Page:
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But it's impossible to talk about the lands of Scales without mentioning Inkmoth Nexus, one of the biggest sources of lethal in the deck. The land that can become an artifact creature is extremely important because of the two abilities it has when it is "animated": Flying and Infect. So often having a The Ozolith or Arcbound Ravager on the table is enough to kill the opponent in one hit.

Analysis: Lurrus

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"Okay, but this deck used to have Lurrus on the sideboard, now that it's been banned, is the deck still strong?" This is a question that was even answered this week, but before demonstrating, let's give it a bit of thought. Lurrus of the Dream-Den was a well-used card in Modern for giving more gas to low curve decks, which greatly increased their capacity to play long games. Obviously, no deck that had Lurrus is happy to lose her, but after analyzing Scales, it's possible to see that the deck still has several sources of card advantage and resilience like Esper Sentinel, The Ozolith and Urza's Saga itself. So, I think it's fair to say that the deck still performs well enough to play competitively.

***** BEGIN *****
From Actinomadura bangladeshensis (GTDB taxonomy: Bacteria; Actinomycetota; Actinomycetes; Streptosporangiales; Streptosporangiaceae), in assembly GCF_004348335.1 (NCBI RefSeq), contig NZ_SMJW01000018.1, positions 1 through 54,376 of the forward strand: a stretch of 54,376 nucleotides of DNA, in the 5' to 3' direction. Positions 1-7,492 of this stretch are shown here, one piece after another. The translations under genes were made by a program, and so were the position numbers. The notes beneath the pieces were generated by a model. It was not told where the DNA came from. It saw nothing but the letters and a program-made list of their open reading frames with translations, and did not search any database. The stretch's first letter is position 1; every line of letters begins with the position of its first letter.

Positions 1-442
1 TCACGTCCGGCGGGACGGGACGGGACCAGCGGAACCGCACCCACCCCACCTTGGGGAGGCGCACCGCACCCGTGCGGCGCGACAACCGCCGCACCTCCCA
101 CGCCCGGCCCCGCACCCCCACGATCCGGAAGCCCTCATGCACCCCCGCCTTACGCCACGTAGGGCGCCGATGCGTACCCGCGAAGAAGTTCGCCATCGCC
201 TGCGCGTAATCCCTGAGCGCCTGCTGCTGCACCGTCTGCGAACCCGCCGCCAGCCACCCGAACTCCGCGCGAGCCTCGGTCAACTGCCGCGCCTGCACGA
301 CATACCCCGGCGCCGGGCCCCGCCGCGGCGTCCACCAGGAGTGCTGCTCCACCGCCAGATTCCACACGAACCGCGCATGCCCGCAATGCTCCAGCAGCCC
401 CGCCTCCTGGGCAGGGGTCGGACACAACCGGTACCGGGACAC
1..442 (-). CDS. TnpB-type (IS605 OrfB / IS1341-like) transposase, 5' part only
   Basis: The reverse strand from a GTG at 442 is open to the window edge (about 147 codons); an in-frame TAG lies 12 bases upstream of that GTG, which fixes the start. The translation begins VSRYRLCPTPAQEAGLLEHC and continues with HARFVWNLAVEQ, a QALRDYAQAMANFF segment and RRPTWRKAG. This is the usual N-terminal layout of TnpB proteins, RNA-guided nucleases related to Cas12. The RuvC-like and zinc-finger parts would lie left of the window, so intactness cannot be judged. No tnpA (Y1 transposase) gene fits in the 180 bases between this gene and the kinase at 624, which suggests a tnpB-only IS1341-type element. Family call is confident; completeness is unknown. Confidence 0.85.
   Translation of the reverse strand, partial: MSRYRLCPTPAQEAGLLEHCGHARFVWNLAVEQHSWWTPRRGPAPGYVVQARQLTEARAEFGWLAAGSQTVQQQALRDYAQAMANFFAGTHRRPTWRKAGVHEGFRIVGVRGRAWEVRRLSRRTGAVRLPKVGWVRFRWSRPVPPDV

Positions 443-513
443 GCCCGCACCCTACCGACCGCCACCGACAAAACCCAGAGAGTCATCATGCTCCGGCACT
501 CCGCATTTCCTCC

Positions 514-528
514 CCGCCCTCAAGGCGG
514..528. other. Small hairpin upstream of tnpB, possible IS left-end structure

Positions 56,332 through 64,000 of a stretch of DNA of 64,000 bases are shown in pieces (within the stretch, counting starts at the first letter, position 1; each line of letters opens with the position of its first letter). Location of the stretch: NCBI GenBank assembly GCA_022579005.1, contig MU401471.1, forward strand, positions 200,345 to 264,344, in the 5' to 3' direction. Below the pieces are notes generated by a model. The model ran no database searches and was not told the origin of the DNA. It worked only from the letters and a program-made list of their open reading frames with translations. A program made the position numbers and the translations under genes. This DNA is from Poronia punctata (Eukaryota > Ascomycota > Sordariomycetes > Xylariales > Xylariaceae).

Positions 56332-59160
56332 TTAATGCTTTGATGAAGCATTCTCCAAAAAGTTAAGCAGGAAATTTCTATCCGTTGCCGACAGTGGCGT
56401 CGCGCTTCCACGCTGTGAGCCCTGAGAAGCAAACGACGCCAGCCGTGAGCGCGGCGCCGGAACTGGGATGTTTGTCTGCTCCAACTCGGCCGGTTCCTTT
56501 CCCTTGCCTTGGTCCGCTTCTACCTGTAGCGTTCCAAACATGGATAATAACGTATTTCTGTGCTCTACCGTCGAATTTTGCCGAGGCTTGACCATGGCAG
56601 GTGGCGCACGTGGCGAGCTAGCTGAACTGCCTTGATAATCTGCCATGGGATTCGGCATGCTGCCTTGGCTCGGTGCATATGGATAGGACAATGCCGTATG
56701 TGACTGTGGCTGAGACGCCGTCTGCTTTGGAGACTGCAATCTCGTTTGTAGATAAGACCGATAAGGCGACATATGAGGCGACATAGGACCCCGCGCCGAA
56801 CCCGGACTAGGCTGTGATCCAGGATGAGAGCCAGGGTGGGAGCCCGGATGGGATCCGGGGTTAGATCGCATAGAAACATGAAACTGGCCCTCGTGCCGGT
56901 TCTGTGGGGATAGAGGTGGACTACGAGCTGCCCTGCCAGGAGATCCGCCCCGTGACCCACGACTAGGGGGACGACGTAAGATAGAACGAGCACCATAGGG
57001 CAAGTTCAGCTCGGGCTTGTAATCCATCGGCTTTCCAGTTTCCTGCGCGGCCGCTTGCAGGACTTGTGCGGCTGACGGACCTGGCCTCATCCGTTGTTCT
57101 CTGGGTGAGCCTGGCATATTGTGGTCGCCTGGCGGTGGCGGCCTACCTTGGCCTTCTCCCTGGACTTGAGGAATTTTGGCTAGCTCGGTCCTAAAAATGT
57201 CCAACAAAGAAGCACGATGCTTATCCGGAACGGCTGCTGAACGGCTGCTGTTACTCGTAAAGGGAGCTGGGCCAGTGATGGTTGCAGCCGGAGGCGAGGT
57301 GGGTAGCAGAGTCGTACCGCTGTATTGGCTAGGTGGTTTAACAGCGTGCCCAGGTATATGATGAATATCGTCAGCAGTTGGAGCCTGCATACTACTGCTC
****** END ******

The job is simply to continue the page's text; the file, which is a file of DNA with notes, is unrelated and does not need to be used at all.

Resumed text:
Alternatives for Scales Decks

And to conclude the point of the deck remaining with a good performance, is that during this week, it was still possible to see lists doing the acclaimed 5-0 in leagues of the format, both versions identical to this one, only without the companion, and some bolder versions, like this Gruul Scales running Crystalline Giant:
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Another important point is exactly that, now that there is no curve restriction, a new range of cards can open up to Scales again, Crystalline Giant is something that I find bold and interesting because it works very well with The Ozolith, but it's not the only card to think about. One that I really like, for example, is Scrapyard Recombiner, which in addition to having modular, is perfect for fetching critical cards from the deck, such as Walking Ballista, in addition to being another exciting sacrifice function for the deck.

Conclusion

Even after Lurrus left, many decks that used to run her continue with great strength and consistency, and Hardened Scales is definitely one of them โ€” the deck still has several powerful cards that fit very well together, so it's an exciting bet, given the Metagame change we are going through right now. That's all for today, see you next time!
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Gabriel

Escritor para a Cards Realm, Streamer e Jogador de MTG Online.